One Angel Square houses over three hundred and thousand square feet of flexible office space. The building architecture and its mechanical and electrical systems allow easy reorganization of indoors as and when requirements change without excessive refit expenditure.
Angel Square is the highest scoring BREEAM ‘Outstanding’ building of the United Kingdom and has been designed to achieve a 50% reduction in energy usage compared to its current Manchester complex, and an 80% cut-down in harmful carbon emissions, thus setting a new benchmark for sustainable design of flexible commercial buildings.
The Planning Phase
One Angel Square’s distinctive form was conceived in a simple notebook sketch before it was refined and developed by 3DReid. The construction work began in July 2010 and Mike Hitchmough was the lead architect of the structure. The first task was installing over five hundred pile foundations, and each at a depth as deep as 18 meters.
BAM Construction, was the main building contractor for this project, BAM worked together with Gardiner & Theobald, who provided the project and cost management services. Before the commencing and construction phases of the project, the building was digitally modeled by BAM to check for safety and prepare a construction schedule thus saving time and cost during the construction phase.
Shortly after it was unveiled to the public in May 2009, this structure got its nickname, “Sliced Egg” because of its double-skinned façade. The building’s interior primarily comprises huge open spaces that can accommodate over four-thousand people. One Angel Square’s green principles have been put into practice by setting up facilities that encourage cycling. 3DReid incorporated recycling systems for used water and rainwater harvesting systems to shrink water wastage. More than 4,000 workers from over 90 different companies came together for the building’s construction, making it the largest construction site outside South East England.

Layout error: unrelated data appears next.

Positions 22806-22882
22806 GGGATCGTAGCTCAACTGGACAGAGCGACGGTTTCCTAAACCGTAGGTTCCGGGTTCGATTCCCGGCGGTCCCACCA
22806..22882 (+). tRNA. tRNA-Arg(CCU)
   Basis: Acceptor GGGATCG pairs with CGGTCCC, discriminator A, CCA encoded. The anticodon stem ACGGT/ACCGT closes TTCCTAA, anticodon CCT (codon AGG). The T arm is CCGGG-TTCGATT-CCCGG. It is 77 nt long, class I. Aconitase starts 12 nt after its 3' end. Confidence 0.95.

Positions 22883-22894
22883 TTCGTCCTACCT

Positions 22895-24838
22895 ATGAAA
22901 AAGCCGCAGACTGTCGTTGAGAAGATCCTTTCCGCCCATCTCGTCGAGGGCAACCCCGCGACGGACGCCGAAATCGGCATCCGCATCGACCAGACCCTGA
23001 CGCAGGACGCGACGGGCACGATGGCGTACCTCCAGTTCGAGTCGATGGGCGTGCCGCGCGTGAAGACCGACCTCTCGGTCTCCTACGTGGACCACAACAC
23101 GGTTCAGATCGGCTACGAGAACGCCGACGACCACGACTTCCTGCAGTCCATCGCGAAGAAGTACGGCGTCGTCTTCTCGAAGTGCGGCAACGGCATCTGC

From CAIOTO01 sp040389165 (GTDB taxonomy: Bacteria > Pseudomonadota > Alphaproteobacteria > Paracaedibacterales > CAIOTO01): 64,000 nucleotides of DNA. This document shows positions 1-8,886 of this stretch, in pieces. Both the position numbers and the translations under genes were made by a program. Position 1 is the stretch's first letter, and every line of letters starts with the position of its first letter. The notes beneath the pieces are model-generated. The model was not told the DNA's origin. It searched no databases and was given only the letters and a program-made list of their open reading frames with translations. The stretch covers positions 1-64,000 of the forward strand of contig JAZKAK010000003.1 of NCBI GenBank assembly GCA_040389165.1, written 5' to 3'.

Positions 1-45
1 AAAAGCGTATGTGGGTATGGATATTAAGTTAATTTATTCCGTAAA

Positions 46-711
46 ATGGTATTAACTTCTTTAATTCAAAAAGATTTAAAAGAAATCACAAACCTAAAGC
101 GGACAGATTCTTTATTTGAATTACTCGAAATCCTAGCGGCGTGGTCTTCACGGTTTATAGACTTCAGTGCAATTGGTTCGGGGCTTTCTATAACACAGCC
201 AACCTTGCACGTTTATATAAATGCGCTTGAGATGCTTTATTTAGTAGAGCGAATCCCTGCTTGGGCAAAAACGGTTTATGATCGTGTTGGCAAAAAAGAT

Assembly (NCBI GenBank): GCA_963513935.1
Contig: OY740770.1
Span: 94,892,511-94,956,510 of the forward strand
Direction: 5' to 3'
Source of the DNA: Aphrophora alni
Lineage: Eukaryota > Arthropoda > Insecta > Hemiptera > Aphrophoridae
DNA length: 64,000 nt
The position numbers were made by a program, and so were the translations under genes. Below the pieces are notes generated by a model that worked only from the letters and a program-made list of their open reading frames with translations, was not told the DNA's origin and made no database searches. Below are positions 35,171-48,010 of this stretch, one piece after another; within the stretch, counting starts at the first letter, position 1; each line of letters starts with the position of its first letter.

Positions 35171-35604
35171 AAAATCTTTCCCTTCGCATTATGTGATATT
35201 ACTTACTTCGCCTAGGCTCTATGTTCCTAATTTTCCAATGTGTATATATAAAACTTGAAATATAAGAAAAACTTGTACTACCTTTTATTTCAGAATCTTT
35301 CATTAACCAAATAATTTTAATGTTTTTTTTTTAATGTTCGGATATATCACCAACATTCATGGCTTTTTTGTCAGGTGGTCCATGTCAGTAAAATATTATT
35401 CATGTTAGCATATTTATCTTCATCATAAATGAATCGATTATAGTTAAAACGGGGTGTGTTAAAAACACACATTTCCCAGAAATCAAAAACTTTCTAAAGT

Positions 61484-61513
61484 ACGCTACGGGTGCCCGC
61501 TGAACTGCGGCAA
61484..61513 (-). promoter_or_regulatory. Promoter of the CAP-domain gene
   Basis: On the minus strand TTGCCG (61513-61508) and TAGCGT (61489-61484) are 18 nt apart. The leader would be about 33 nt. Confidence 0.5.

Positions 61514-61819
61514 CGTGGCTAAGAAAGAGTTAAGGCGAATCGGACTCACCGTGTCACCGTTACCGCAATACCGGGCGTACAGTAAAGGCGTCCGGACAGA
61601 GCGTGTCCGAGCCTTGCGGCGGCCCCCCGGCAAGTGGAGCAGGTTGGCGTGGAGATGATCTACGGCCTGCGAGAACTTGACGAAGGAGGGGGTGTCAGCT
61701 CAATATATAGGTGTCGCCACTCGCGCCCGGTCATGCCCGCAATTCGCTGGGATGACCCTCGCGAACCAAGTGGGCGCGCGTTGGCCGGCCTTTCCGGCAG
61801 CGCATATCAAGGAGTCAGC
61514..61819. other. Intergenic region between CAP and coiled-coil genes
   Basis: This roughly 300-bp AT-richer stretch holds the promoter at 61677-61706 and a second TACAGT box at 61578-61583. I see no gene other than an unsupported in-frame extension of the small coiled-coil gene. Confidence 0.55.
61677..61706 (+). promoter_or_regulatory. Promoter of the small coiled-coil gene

The Sliced Egg and Its Significance
The building’s double-skin facade has a cavity between its inner windows and the outer glass panel. During winter, the louvers atop this double-skin façade are closed to hold the warm air generated within the building. During summer, the opposite happens and these louvers open to expel the warm air, the rising air from the building to prevent overheating. Mecanoo and Manchester-based Royal Haskoning designed the picturesque landscape of the One Angel Square complex. The building’s form is often compared with The Ark and the iconic City Hall in London.
Building Materials and Cost
Apart from aiding in heat and ventilation, the building’s double-skin facade serves both sustainability and aesthetic purposes. This peculiar looking outer skin accentuates the three curved corners of the building. To accentuate the form further and make the building shimmer in the sunlight, the client decided to drop the original plan of powder-coating the exterior aluminum surface (which holds the glass panels) and spent a whopping £120,000 on a bronze anodized finish. This lavish spending was justified as being cheaper over several years than using a powder-coated finish which would require expensive and frequent maintenance.
In keeping with the building’s sustainability credentials, locally produced rapeseed from nearby farms has been used to produce the fuel for One Angel Square’s sustainable cogeneration power plant, the power plant is fueled by both bio-fuel and waste cooking oil. The remaining husks of the crop are used as animal feed.
Underground concrete earth tubes provide heating and cooling for the incoming air, the concrete acts as a thermal sponge, passively absorbing heat and minimizing the amount of energy needed to cool the building. Concrete also helps control temperature fluctuations. Out of the total £100m costs, approximately £17m of construction materials has been locally sourced thus significantly reducing the structure’s embodied energy and minimizing the building’s environmental impact.
3DReid has addressed the issue of climate change and future-proofed the structure, the building’s fabric and environmental systems have been designed to cope with an expected 3-5 degree increase in temperature and approximately 30% more rainfall. The building also features computer systems that recycle waste heat.
Excess energy is directed back to the grid, with waste energy being sent through an absorption chiller used to cool the air inside the building. Waste air is finally extracted over the balcony edge owing to the atrium’s natural stack effect thus negating the dependence on large space-consuming extract risers.
The open atrium faces southwards to soak in the sun’s heat, an example of a passive solar building. Before being expelled at the topmost point of the roof, the air passes through a heat-exchanger that recycles the warm air to heat the office spaces below, As a result of its exceptional sustainability credentials, One Angel Square is among the largest in Europe to have a BREEAM-Outstanding distinction. In December 2011, One Angel Square scored the highest recorded BREEAM score, making it one of the most sustainable buildings in the world.